FAT CHANGE KFC will eventually phase out oils using trans fats at restaurants in the U.S.

Posted: October 31, 2006

KFC Corp., the home of Colonel Sanders' Kentucky-fried chicken, will start using oil without trans fatty acids in the United States after a lawsuit and health experts claimed its food raises the risk of heart disease.

The Louisville, Ky., company said yesterday that it was phasing out trans fats in cooking its Original Recipe and Extra Crispy fried chicken, Potato Wedges and other menu items but has not found a good alternative yet for its biscuits.

Health experts say trans fats raise levels of cholesterol, which clogs arteries and contributes to heart disease.

FOR THE RECORD - CLEARING THE RECORD, PUBLISHED NOVEMBER 1, 2006, FOLLOWS: A graphic about Americans' annual consumption of trans fats misstated the amount they eat. Americans consume an average of 4.7 pounds per year.

The restaurant chain said it would start using zero-trans-fat soybean oil systemwide in the United States, with the rollout expected to be completed by April. KFC said many of its approximately 5,500 restaurants already had switched.

KFC president Gregg Dedrick said there would be no change in the taste of the chicken and other food items.

KFC originally tested corn oil and canola oil before rejecting them because of "unacceptable" changes to the food's flavor, Dedrick said. With the soybean-based oil, he said, the flavor will stay the same.

The announcement came just ahead of a New York City Board of Health public hearing on a plan to make New York the first U.S. city to ban restaurants from serving food containing artificial trans fats.

The change at KFC applies only to U.S. restaurants for now, Dedrick said. He said the company was trying to find replacement oils for its overseas restaurants.

Artificial trans fats are so common that the average American eats 4.7 pounds of them a year, according to the Food and Drug Administration.

The switch was applauded by the Center for Science in the Public Interest, which is supporting a lawsuit against KFC over the trans-fats content of its chicken. The suit filed by Arthur Hoyte, a Maryland physician, seeks $74,000 in damages for every person who was not warned about the fats before eating at Washington KFC restaurants in the last three years.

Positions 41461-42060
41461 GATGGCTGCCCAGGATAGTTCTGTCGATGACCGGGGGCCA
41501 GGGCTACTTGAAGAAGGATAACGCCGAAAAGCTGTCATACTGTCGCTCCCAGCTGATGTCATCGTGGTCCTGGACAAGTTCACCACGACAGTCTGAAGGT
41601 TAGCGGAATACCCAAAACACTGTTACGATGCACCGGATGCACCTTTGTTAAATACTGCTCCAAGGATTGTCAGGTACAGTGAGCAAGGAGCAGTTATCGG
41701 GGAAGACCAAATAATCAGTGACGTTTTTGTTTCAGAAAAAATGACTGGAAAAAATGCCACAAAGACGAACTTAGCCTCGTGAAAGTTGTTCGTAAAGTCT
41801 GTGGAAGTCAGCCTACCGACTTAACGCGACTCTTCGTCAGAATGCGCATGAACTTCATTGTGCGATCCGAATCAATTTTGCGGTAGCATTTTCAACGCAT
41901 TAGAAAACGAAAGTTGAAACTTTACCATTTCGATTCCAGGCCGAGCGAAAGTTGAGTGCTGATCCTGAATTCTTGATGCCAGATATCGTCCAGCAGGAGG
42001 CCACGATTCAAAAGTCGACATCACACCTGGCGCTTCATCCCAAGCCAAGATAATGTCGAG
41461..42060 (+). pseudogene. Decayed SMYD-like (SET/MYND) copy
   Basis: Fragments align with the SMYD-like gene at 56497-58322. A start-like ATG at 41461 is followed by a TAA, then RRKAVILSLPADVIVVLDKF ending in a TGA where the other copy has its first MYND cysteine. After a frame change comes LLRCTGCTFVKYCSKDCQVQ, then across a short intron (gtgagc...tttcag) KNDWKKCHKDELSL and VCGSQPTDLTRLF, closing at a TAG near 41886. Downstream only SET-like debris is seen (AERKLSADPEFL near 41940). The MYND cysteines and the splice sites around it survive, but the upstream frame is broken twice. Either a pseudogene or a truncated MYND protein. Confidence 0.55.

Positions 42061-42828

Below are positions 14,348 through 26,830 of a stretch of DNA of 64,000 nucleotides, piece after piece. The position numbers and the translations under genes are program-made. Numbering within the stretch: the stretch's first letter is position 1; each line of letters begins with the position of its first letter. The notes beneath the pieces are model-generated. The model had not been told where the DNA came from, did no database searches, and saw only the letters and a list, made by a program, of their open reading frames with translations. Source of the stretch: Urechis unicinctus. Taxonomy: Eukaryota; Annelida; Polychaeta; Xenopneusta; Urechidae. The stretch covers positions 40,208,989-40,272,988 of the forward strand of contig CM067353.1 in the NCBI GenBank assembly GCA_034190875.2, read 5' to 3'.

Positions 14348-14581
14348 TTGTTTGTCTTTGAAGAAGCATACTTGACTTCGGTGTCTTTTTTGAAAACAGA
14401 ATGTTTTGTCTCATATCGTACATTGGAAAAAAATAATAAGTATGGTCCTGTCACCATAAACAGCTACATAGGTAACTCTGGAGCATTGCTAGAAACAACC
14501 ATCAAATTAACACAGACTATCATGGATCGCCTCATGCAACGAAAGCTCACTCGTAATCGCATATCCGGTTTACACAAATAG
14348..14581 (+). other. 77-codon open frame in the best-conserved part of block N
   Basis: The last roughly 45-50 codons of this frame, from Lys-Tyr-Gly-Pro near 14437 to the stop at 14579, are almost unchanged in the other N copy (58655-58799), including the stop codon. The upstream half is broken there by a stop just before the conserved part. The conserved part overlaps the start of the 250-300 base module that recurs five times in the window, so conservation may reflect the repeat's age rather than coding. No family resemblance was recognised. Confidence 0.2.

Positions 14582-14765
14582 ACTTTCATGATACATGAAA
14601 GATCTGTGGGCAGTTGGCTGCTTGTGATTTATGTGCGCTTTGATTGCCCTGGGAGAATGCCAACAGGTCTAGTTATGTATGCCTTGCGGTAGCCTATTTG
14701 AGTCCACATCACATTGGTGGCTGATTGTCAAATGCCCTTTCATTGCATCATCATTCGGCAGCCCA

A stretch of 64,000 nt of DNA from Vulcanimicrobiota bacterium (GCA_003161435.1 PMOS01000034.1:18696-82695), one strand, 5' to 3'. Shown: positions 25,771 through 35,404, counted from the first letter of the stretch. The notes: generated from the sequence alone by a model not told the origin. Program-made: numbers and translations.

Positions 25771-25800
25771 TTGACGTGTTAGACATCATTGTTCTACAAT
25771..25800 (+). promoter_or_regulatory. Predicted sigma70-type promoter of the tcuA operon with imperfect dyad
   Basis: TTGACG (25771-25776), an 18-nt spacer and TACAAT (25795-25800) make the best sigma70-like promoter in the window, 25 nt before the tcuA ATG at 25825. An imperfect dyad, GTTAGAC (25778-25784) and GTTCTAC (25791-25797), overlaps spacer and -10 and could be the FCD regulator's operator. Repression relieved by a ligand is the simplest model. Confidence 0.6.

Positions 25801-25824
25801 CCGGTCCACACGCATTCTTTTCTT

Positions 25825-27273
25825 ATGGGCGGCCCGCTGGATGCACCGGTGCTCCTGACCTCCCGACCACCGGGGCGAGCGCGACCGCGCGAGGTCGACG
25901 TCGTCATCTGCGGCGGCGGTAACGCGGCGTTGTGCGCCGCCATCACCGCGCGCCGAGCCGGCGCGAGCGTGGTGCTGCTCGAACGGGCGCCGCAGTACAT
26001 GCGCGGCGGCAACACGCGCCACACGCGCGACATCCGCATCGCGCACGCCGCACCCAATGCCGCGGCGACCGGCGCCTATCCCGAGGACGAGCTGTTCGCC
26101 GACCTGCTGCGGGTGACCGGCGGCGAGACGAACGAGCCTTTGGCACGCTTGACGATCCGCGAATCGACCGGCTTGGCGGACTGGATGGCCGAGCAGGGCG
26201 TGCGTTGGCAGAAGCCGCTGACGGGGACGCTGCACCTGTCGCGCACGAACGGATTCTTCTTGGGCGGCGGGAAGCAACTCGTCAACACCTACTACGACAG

KFC is not the only business preparing for a trans-fat-free future.

Wendy's International Inc., the burger restaurant chain company, already has switched to a zero-trans-fat oil. Fast-food leader McDonald's Corp. had announced that it intended to do so in 2003, but has yet to follow through.

The Walt Disney Co. said Oct. 16 that it would remove trans fats from food served in its theme parks and resorts by the end of 2007.

"Eventually we are going to have trans fats out of all foods," said Dennis Lombardi, executive vice president of food-service strategies at WD Partners in Columbus, Ohio. "KFC's announcement is one more step down a path. In three or four years, it will be gone, maybe sooner."

At yesterday's Board of Health hearing, restaurant-industry representatives said they would need time to implement the proposed ban on artificial trans fats and questioned whether there is enough U.S. supply of alternative oils to make up for the product if it is banned.

Experts said the city's food-service industry was so large that any change in its rules was likely to ripple nationwide.

"It's huge. It's going to be the trendsetter for the entire country," said Suzanne Vieira, director of culinary nutrition at Johnson & Wales University in Providence, R.I., where students are experimenting with substitute oils and shortenings.

Invented in the early 1900s, partially hydrogenated vegetable oil was initially believed to be a healthy substitute for natural fats such as butter or lard. It also was cheaper, performed better under high heat, and had a longer shelf life.

Today, it is used as a shortening in baked goods such as cookies, crackers and doughnuts, as well as in deep frying.

The product is made by adding hydrogen to vegetable oil, turning it into a solid, and creating trans fats in the process.

Ironically, many big fast-food companies became dependent on hydrogenated oil about 15 years ago, when they were pressured by health groups to do something about saturated fat.

Some restaurants were still completing the changeover when the first major study appeared indicating that the hydrogenated oils were as bad or worse than saturated fat.

When eaten, trans fats significantly raise the level of so-called "bad" cholesterol in the blood. Researchers at Harvard's School of Public Health estimated that trans fats contribute to 30,000 U.S. deaths a year.

KFC is part of Yum Brands Inc., which also owns the Taco Bell and Pizza Hut chains.

Yum shares rose $1.14, or 1.9 percent, to $60.10 on the New York Stock Exchange, near the upper end of their 52-week range of $44.21 to $61.84.


47 Pounds of trans fats eaten by Americans each year.

30,000 Estimated number of fatalities per year related to trans fats.

5,500 KFC restaurants in the U.S. that will switch to soybean-based oil by April.

3 Other outlets abandoning trans fats: McDonald's, Wendy's and Walt Disney.

$74,000 Amount of lawsuit damages sought for each KFC customer in Washington not warned about trans fats.

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